Wisdom Course leads to Landmark Education Graduates owning a Yoga Institute

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A Lawyer, a Doctor and a Yoga Institute

Thomas Acklin and David Scher believe that things happen for a reason — which explains why it took so long for Scher to take “Wisdom,” a Landmark Education class that focuses on what Scher describes as “fun, play and making life what you want.”

“The first time I heard about the class I didn’t register, the second time I heard about the class I registered but then withdrew for various reasons and the third time, I registered for the class and the instructor said ‘you’re not withdrawing, you’re taking the class,’ and I took the class and that’s when I met Tom,” said Scher, 40, an attorney who lives in Sterling.

The two never imagined that they would soon be running a business together.

Scher, a yoga enthusiast who takes classes and teaches at Great Falls Yoga Institute, was stunned when the institute’s founder and friend, Ellen Carroll, approached him at a Memorial Day picnic last May and informed him that she had decided to sell the studio. Although Scher enjoys his job as an immigration rights attorney, he had already been mapping out plans to build his own “Center for Well Being” franchise business. Scher asked Acklin if he was interested in a joint business venture and their partnership began.

“The blend between us is nice,” said Scher. “We have great teamwork and we have our eyes on the present and the future simultaneously.”

ACKLIN GREW UP in Alexandria but lives in Rockville, Md. He worked for several years as a neurologist but eventually gave up practicing medicine in favor of teaching high school. However, Acklin said he recently found himself taking an interest in the field of holistic health care, which is why he found the opportunity to help run what is now called the Great Falls Yoga Institute Centers for Well Being, so appealing.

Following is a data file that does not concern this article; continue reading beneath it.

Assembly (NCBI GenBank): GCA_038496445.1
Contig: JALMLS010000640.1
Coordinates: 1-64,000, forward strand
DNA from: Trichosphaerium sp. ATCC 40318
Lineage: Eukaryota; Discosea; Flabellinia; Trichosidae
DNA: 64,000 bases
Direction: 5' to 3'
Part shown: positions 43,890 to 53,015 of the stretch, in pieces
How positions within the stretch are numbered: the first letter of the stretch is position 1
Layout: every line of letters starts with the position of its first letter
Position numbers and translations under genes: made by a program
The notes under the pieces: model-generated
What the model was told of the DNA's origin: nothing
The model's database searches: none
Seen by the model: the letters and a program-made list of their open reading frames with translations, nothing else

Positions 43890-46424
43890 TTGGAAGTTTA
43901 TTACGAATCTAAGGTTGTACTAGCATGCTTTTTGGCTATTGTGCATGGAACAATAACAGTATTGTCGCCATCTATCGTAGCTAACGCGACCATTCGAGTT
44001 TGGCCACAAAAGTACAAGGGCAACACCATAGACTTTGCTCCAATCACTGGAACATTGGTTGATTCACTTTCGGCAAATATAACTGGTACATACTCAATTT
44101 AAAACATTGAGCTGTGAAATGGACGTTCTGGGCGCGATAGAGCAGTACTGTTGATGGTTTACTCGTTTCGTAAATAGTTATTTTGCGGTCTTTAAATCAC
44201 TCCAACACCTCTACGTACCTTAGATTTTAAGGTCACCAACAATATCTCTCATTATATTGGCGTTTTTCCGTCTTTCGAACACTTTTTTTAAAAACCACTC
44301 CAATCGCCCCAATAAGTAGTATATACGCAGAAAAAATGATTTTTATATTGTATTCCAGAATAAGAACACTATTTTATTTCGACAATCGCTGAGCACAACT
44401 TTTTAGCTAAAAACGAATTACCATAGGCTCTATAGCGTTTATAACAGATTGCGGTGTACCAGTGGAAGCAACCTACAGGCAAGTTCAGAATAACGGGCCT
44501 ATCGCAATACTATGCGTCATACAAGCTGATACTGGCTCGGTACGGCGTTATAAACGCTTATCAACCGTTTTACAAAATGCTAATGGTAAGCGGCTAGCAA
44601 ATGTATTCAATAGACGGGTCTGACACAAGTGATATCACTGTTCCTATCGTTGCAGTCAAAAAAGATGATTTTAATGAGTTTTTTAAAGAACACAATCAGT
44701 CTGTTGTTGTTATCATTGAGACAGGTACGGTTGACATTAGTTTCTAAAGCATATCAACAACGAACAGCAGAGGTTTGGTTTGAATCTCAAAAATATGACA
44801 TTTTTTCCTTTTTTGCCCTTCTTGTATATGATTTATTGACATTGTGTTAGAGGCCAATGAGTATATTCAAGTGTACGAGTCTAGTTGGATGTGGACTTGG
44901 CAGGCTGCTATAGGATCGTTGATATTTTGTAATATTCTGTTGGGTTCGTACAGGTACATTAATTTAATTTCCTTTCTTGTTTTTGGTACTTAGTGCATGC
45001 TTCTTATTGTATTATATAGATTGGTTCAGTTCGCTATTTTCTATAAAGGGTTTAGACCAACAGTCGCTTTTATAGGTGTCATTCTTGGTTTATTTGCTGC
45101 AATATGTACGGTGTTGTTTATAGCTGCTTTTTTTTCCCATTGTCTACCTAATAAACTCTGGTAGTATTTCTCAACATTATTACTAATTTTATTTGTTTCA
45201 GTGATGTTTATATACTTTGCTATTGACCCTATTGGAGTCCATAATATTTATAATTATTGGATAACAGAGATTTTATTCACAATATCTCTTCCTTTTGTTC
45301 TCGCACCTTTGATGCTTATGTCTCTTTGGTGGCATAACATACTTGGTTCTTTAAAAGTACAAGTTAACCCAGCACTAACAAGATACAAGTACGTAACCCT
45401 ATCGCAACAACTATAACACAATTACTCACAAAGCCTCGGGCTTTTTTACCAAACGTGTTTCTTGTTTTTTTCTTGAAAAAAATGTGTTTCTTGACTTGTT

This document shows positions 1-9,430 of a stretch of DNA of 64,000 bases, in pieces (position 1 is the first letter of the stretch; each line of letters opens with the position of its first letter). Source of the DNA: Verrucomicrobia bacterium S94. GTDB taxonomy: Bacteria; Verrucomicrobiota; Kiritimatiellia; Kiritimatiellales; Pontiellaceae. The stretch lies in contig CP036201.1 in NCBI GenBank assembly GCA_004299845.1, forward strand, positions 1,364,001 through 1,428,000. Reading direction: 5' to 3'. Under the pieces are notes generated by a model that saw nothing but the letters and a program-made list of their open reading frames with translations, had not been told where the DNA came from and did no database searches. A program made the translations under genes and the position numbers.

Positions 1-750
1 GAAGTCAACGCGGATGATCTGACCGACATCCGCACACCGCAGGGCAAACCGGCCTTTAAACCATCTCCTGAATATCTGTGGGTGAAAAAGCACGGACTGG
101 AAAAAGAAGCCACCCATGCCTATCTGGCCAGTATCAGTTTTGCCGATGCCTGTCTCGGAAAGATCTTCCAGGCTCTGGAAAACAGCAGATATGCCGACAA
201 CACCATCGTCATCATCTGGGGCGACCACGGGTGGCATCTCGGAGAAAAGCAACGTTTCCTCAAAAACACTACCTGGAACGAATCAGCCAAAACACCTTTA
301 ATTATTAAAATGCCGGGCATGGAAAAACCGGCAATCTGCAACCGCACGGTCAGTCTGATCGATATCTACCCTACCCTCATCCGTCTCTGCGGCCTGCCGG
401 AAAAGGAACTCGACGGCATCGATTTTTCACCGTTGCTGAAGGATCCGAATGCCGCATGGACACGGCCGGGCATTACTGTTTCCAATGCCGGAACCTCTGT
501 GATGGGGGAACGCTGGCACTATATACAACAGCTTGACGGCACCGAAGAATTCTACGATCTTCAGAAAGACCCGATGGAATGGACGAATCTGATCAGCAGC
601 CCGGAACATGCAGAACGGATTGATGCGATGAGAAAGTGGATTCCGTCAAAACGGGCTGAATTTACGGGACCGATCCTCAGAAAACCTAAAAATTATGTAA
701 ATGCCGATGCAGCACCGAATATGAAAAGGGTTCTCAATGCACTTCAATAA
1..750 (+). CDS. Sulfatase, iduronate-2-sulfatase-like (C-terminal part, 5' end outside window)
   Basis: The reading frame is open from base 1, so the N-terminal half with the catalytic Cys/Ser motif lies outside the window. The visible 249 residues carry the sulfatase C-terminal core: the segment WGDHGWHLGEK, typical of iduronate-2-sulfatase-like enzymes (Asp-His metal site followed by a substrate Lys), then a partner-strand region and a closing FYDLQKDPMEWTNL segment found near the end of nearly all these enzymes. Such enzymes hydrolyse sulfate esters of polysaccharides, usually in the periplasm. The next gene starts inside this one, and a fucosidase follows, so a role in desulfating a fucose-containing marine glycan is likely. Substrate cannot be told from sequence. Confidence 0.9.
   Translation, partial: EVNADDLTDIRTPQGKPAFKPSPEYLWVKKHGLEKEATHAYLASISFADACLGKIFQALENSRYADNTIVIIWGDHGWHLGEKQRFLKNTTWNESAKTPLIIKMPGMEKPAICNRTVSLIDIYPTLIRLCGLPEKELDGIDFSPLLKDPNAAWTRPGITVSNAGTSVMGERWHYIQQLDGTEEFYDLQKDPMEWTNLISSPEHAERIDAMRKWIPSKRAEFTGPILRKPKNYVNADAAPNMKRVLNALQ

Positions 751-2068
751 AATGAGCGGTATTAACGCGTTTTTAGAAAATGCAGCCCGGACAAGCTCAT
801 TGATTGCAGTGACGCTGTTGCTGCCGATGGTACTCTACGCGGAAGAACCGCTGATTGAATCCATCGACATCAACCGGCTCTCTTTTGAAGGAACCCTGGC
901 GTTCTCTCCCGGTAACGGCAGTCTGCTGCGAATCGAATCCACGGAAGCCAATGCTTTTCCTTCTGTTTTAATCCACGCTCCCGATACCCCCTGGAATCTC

Acklin, 42, took his first yoga class eight months ago during a Georgetown Hospital Mind and Body Medical Center conference in New Orleans.

“They had a 6 a.m. yoga class before the conference and I did it and I went home feeling wonderful, just having done it everyday for seven days,” said Acklin.

Scher first got actively involved in yoga in 2001 after picking up an instructional tape. He eventually met Ellen Carroll in the sports club where he was teaching classes and then followed her to Great Falls Yoga Institute. Carroll and her family lost everything when their Great Falls home burned to the ground in March of this year. She decided to sell the studio in May.

“I think the center had such a generous base and Ellen really took good care of the people and I think with everything going on she couldn’t really match that daily quality of care,” said Acklin. “And really one of the essences of yoga is having the power to know what you can’t do, as well as what you can do, so I really admire her for that … she’s been very generous in the transition.”

Carroll will continue to teach occasionally at the institute as Acklin and Scher phase themselves in. Since Scher will continue to work as an attorney, Acklin will hold down the day-to-day office operations at the studio. Scher said Carroll always told him that he could combine his love of his day job with his love of yoga.

“I was always sort of struggling with I’m a lawyer, but I’m into yoga — what do I do?” said Scher. “Ellen always said your purpose is to blend the two and so I really feel that I bring my heart to my job as a lawyer and my mind to yoga, which is interesting.”

USING VARIOUS instructor connections he has made over the last six years, Scher has hired a number of experienced teachers to run different classes at the studio.

“We have 28 classes on the schedule right now,” he said. “And we have every style and every age from 5 to infinity.”

The two friends and business partners are eventually planning to expand the center to include not only yoga, but massage therapy, holistic health services and various other offerings centered around the common theme of “well being.” Although they have already started their fall class schedule, Acklin and Scher said they will constantly be adding to their offerings and also plan to do special benefit events as well. For example, as Wednesday, Sept. 11 kicks off the fall season for them, Scher said he wanted to do something in honor of the 9-11 anniversary.

“We have a full schedule of seven classes that day and because it happens to be 9-11, anyone who registers for a class package that day, we will take 15 percent of that money and donate it to an injured firefighter,” said Scher. “I think it’s a sign of a our ‘well being’ commitment.”

In addition, the institute will also hold a “Dance Into October” relief event Sept. 28, 29 and 30, which will feature one of their instructors who was an Indian dancer but took up yoga after a knee injury. A portion of proceeds from those classes will be donated to Peruvian earthquake victims.

“Ballet, Indian Trance dancing, tango — you name it, we have it,” said Acklin. “If you focus on trauma you get more trauma, but if you focus on relief, you get more relief.”

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